Steven Kelly was prosecuted by the Health & Safety Executive (HSE) after three men were spotted without suitable protective clothing in an area of Trafford College in Stretford where asbestos was being removed.
Trafford Magistrates’ Court in Sale heard on Friday (11 October 2013) that Manchester-based firm Winsulate had been hired to carry out asbestos removal work during a refurbishment project at the college.
Mr Kelly was the supervisor on the project but he ignored the company’s procedures on working with asbestos, and flouted safety laws.
HSE inspectors carried out an unannounced visit to the college on 12 December 2012 and saw three workers in the area where asbestos was being removed not wearing protective clothing or masks.
The inspectors discovered Mr Kelly had sent the men into the undercroft beneath the classrooms, which had been sealed off from the rest of the building, to fix the temporary lighting. They were wearing their own clothes instead of disposable clothing under their overalls, and half masks instead of full-face respiratory masks.
The men were also wearing lace-up instead of wellington boots, which meant asbestos fibres could stick to their laces or get inside their boots.
This led to them being put at risk of breathing in asbestos fibres, and other fibres could have remained on their clothes when they went home to their families in the evening.
Despite Mr Kelly holding recognised qualifications as a supervisor in licensed asbestos removal, several other issues were also discovered on the site. There was insufficient water for workers to sponge down boots and masks to stop fibres becoming airborne, used clothing was discarded inside the enclosure, and daily checks on masks were not made.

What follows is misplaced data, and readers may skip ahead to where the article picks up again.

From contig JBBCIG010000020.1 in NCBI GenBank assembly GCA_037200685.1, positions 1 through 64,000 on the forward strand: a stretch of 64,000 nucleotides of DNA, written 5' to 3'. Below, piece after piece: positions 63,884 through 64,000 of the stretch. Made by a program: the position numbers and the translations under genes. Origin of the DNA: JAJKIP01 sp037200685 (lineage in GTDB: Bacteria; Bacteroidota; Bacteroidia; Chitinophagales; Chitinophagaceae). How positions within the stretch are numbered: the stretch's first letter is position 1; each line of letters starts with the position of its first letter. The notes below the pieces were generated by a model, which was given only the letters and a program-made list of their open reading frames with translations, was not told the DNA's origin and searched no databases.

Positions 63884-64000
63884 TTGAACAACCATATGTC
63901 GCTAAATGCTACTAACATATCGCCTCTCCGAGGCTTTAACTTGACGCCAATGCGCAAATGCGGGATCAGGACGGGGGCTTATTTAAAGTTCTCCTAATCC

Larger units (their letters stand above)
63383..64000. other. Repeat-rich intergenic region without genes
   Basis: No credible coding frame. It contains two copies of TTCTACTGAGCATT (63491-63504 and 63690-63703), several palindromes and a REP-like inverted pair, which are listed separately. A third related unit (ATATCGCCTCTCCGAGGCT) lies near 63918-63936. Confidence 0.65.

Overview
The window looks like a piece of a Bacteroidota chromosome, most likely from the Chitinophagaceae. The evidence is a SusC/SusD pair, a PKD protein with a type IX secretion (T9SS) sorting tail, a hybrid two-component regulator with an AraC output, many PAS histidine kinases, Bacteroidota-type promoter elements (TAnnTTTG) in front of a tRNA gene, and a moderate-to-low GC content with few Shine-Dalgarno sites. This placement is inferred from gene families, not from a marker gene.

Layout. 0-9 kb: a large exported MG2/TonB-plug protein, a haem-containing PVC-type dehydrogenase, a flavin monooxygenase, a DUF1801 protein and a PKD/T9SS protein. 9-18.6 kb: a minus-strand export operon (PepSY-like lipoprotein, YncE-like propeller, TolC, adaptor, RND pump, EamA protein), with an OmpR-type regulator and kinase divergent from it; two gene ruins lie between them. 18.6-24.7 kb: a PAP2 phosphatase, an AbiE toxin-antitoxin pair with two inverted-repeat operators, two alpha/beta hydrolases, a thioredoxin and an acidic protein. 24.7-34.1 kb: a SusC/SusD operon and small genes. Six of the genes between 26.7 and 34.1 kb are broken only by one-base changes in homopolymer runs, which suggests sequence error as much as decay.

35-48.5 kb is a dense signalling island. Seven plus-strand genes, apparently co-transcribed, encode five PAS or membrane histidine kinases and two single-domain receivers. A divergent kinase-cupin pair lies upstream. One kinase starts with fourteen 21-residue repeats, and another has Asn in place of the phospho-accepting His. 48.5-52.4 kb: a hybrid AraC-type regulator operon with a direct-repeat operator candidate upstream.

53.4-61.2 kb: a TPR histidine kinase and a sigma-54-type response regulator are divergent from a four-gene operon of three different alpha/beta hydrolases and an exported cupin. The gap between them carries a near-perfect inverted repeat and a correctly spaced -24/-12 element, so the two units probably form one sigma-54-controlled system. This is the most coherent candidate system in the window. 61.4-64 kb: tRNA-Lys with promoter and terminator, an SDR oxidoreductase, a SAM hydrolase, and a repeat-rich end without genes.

Mr Kelly, aged 41, of Burwell Close in Kirkby, was fined £790 and ordered to pay costs of £250 after pleading guilty to a breach of the Health and Safety at Work etc Act 1974 by failing to take reasonable care of workers under his supervision.
After the hearing, HSE inspector Laura Moran said: “Asbestos is responsible for thousands of deaths in the UK every year but it only becomes dangerous when it is broken up and fibres are released into the air. That’s why asbestos can only be removed by specialist contractors but, as the site supervisor, Steven Kelly put workers at risk by not following the correct safety procedures.
“He simply should never have allowed three men to go into a contaminated area while wearing their own clothes, and without the correct protective clothing and respiratory masks.
“Workers, their families and anyone else who came into contact with them would have been put at risk as a result of Mr Kelly allowing the men to wear lace-up boots and the clothes they intended to go home in.”